Consider performing the operation . A large value of **a** is
desirable to provide sufficient randomness. A large value of **m** is also
desired, so that the period is kept long. For example, on 32 bit computers,
**a**
and **m** are often 31 bits long, as the most significant bit (the 32nd bit) is
generally used to indicate sign. When two 31 bit integers are multiplied
together, a possibly 62 bit integer results. Thus, an overflow almost always
occurs. Fortunately, floating point multipliers (and software emulations
thereof) are designed to throw away the most significant bits, and retain the
least significant 32 bits.

However, if the result of the multiplication is so as to have the most
significant bit (the 32nd bit) set, then the computer may treat this as a
negative integer, which is incompatible with the algorithm above. If this
happens (it occurs during one-half of the multiply operations), this negative
bit must be handled. One strategy to overcome this is to use a bit mask to
mask
off the most significant bit. In this case, a logical AND operation should be
performed on the random, negative integer and the bit mask, `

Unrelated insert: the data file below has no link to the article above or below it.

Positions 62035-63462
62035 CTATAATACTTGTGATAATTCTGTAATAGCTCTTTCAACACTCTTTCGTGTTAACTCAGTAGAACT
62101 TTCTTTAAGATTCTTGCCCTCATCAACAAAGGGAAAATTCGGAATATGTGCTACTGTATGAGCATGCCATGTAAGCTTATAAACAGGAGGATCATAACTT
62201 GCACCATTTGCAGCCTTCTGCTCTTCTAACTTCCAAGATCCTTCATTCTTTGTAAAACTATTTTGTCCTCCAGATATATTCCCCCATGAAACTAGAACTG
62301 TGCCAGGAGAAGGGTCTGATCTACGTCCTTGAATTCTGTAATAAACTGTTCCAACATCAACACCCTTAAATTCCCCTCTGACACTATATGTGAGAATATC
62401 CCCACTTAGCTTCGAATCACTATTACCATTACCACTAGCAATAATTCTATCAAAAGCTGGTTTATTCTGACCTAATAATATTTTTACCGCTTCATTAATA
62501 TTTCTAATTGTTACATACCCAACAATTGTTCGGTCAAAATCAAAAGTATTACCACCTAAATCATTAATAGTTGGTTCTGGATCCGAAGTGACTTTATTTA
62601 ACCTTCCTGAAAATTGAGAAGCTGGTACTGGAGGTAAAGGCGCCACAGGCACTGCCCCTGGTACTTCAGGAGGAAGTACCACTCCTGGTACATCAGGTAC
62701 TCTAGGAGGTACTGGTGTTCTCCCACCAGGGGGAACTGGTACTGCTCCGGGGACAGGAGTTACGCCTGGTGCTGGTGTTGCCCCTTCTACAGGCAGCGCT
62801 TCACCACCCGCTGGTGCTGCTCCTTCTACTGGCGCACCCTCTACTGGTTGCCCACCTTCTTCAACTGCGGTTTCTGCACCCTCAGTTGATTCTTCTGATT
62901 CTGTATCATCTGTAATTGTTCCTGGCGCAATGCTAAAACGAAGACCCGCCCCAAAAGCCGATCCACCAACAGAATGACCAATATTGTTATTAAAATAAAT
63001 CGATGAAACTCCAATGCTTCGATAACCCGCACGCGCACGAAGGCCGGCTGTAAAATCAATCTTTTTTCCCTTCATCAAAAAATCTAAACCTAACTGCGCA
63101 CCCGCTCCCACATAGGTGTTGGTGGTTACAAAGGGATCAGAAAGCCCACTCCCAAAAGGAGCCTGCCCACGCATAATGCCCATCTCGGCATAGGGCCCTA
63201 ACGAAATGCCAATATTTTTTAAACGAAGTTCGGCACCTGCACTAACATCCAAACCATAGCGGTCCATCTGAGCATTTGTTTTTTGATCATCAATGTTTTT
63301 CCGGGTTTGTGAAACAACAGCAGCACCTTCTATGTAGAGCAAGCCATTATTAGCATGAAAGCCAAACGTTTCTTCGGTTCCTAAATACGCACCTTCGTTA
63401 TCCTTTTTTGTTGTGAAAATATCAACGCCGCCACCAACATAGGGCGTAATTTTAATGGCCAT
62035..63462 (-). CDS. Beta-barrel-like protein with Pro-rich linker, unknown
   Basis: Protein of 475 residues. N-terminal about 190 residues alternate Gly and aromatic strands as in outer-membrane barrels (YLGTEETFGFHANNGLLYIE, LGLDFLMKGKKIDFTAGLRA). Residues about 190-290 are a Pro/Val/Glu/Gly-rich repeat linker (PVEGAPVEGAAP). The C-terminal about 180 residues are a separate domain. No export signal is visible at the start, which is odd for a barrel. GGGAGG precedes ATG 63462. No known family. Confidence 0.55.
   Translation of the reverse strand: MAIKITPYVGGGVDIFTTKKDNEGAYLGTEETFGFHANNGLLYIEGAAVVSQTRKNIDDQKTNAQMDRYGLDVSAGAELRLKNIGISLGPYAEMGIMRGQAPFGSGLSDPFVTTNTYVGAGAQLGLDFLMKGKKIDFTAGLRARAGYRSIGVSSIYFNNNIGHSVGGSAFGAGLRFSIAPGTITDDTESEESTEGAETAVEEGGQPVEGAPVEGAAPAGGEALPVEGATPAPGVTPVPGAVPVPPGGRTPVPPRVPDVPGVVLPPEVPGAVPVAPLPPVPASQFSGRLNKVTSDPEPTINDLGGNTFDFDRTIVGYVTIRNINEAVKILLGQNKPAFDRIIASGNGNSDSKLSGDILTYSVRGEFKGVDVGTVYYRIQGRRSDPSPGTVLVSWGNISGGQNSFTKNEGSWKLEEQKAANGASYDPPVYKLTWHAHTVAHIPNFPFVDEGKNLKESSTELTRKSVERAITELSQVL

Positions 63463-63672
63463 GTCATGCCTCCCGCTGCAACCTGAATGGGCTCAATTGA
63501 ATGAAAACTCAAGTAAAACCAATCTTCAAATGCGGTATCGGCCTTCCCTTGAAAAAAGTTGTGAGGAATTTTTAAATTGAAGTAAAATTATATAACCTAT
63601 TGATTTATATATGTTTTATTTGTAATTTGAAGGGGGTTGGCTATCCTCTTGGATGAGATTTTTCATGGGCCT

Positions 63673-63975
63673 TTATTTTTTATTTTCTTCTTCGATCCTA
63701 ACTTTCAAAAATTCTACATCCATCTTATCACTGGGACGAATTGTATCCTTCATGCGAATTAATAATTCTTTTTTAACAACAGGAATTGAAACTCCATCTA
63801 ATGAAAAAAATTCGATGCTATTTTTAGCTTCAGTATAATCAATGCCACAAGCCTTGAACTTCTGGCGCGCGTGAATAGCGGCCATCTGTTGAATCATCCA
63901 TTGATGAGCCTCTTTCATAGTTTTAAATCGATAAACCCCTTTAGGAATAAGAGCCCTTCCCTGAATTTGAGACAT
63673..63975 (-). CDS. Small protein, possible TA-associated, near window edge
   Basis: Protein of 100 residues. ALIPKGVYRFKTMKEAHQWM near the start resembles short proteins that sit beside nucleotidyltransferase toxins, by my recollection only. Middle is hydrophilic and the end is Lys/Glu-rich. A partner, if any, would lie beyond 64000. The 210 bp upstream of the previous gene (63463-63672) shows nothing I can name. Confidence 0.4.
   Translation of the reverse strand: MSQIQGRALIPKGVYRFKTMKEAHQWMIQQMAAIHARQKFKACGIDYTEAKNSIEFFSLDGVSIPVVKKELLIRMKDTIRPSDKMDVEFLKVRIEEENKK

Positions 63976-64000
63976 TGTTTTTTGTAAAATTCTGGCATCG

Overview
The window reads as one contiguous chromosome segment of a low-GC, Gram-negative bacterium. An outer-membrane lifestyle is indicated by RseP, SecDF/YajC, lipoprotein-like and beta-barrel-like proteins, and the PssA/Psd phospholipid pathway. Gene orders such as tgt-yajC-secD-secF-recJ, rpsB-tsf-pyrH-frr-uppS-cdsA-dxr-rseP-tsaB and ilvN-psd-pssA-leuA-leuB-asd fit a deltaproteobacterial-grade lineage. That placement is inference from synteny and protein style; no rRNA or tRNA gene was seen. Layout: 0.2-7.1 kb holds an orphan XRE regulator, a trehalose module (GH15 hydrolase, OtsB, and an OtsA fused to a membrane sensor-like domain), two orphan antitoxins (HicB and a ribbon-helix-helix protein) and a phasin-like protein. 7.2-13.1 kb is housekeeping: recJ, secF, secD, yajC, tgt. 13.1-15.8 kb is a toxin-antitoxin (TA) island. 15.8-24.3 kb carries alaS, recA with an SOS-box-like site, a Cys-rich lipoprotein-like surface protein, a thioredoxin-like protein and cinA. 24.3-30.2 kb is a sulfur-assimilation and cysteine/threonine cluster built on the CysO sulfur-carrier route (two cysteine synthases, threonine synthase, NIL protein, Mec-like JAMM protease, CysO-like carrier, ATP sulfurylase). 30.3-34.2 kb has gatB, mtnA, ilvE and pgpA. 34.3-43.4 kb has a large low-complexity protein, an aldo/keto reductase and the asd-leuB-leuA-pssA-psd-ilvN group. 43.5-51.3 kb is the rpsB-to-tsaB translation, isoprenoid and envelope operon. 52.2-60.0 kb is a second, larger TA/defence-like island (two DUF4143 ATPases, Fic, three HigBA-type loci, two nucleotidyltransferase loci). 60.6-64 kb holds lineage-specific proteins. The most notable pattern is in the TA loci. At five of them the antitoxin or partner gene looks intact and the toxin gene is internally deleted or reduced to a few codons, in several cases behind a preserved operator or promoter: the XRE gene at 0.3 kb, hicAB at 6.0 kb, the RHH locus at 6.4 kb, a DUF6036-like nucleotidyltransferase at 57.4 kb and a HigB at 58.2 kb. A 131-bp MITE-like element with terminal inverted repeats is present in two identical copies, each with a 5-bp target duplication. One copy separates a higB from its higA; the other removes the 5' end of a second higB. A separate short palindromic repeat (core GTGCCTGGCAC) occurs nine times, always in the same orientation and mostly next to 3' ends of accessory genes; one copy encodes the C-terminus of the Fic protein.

imask=z'7fffffff'`, which is a leading 0 followed by 31 ones (i.e.
). This has the effect of the zeroing out
the sign bit, forcing the number to be positive. Viz.,

` xn = iand(xn, imask)`

However, masking works only when **m** is a power of two. Otherwise, it destroys
the
sequence of numbers generated, and the theory no longer applies. In the
general case, unless the
number resulting from the multiplication fits in the register, special
coding must be done.
An approach to this is to perform remaindering, by decomposing the multiply
operation into steps
in which intermediate results are contained in 32 bits. This is the strategy
used by Park and Miller
[47].
Note that, in the language C, one can avoid the issue of the sign bit by
using an unsigned integer.